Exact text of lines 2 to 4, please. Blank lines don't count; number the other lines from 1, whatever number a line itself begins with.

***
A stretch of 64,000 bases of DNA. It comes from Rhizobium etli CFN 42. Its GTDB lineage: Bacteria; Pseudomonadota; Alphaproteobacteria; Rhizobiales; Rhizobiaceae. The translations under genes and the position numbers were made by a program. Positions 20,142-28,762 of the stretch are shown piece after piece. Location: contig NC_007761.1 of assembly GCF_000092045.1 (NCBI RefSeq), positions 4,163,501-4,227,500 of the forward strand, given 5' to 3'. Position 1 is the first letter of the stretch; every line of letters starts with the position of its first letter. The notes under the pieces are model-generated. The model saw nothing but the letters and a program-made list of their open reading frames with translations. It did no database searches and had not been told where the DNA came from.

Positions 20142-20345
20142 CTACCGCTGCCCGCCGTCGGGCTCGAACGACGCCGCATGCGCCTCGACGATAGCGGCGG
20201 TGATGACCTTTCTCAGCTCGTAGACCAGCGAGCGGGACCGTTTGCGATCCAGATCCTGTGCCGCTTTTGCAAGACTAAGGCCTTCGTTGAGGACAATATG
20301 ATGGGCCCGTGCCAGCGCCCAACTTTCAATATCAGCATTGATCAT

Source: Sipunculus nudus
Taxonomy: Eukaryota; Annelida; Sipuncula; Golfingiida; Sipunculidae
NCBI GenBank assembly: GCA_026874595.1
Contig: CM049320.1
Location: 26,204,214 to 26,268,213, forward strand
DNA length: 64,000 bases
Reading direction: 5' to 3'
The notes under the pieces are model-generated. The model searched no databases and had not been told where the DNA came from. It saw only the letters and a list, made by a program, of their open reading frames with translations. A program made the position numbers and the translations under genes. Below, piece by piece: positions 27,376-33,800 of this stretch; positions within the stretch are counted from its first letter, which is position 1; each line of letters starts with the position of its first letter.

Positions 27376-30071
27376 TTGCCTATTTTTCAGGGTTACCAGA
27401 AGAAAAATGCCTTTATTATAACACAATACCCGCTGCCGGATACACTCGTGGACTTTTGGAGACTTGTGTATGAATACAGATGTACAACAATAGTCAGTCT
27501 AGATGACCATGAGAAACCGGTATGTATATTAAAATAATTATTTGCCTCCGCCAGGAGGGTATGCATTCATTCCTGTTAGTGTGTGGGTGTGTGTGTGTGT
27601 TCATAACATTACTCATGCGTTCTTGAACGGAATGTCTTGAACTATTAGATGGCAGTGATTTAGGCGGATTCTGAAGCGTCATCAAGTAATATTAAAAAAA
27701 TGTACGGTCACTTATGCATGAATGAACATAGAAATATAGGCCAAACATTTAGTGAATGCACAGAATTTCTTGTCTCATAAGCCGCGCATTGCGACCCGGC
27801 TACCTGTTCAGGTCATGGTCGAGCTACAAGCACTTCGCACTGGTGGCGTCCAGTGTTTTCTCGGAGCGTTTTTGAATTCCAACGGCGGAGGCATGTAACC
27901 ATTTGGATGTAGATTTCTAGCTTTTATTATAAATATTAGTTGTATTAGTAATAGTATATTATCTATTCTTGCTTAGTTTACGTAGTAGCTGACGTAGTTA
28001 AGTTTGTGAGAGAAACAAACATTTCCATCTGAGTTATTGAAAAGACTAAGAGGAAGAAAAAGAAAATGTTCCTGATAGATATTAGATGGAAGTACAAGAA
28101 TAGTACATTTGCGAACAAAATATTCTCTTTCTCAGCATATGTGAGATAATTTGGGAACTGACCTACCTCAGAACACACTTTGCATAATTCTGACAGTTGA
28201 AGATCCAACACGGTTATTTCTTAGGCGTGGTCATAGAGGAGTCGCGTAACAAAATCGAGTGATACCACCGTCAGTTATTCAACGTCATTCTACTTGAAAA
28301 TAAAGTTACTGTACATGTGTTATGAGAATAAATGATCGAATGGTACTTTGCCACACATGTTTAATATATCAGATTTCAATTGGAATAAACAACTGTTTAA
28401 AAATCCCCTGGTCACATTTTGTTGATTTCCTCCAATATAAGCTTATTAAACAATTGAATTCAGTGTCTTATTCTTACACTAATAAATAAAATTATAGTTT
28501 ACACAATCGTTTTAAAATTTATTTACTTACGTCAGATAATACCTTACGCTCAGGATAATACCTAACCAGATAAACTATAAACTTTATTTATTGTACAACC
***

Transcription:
Positions 20142-20345
20142 CTACCGCTGCCCGCCGTCGGGCTCGAACGACGCCGCATGCGCCTCGACGATAGCGGCGG
20201 TGATGACCTTTCTCAGCTCGTAGACCAGCGAGCGGGACCGTTTGCGATCCAGATCCTGTGCCGCTTTTGCAAGACTAAGGCCTTCGTTGAGGACAATATG